Robert Evans, legendary '70s studio kingpin and America's Orangest Man, has seen some things in his time. In between producing “The Godfather,” “Chinatown,” “Rosemary's Baby,” “The Italian Job,” “The Conversation” and many others, Evans has found time to get married seven times, get convicted for dealing cocaine, plead the Fifth on his alleged acquaintance with a hitman, and write a bestselling memoir, “The Kid Stays In The Picture,” which is sort of like “Easy Riders, Raging Bulls” if it had been rewritten as gonzo autobiography.
Naturally, one man doesn't do all this without becoming a Hollywood legend—Evans is the basis for numerous knowing spoofs, including Dustin Hoffman's character in “Wag the Dog” and Martin Landau's on “Entourage” (and even a cynical studio boss in Orson Welles' unreleased “The Other Side of the Wind”). And naturally, a man as canny as Robert Evans doesn't become a Hollywood legend without realizing it and playing up to it as much as possible.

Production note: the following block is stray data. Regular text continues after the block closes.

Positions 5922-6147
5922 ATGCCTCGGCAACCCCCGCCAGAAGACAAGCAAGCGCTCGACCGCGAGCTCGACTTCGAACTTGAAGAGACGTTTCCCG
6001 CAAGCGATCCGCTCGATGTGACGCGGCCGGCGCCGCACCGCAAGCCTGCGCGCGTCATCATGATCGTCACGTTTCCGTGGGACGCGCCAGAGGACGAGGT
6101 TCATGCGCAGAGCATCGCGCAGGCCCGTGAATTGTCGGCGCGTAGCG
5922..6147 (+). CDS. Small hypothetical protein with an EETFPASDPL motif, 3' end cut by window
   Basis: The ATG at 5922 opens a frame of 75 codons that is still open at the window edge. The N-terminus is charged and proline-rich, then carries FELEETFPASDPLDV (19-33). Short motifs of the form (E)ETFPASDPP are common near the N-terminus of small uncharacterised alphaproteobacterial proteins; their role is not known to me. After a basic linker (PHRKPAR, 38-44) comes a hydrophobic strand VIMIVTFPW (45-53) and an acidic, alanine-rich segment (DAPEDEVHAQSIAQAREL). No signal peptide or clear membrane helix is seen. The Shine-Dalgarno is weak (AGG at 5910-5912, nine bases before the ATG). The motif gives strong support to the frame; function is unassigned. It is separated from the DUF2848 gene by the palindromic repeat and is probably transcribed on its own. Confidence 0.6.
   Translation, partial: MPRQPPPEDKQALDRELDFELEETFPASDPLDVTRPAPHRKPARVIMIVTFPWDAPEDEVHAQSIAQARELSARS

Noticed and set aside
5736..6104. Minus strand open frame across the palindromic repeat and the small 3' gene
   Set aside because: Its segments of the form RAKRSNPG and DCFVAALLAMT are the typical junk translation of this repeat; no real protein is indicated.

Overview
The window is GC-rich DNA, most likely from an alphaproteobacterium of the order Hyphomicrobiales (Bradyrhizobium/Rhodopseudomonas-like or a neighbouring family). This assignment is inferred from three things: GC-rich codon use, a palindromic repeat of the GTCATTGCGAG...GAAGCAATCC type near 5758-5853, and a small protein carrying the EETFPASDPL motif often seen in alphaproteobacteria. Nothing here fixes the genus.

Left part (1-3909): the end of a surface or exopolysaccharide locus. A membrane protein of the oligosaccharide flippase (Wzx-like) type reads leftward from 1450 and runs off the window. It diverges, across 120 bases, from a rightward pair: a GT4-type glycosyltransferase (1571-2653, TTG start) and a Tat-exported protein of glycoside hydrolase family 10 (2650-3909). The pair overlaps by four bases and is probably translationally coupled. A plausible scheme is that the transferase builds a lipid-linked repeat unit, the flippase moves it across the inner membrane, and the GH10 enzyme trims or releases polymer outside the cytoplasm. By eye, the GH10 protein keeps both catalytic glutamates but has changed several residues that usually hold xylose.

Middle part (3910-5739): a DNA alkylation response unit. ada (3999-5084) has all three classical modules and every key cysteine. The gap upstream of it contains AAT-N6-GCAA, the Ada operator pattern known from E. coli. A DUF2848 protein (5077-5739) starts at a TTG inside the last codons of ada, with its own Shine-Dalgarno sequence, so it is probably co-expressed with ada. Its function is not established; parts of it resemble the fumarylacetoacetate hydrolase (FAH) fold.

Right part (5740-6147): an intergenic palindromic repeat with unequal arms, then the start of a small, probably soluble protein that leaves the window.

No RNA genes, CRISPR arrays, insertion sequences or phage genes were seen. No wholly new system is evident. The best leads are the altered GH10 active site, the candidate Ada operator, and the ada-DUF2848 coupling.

Nor does a man as canny as Evans let a trend pass him by: a trend like, say, the huge success of prestigious, period-set cable television series. So really it's kind of surprising that he's waited until now to announce that he's developing a show based, loosely, on his life and career, as Deadline reports. It's billed as a kind of “Casino”-meets-“Entourage” cable show about the drugs, booze, sex and insanity of '70s Hollywood, the years in which the collapsing studio systems played out their own version of the fall of Rome, only with the whole “history repeats itself: the first time as tragedy, the second time as farce” thing in full swing. It should be immense, indecent fun.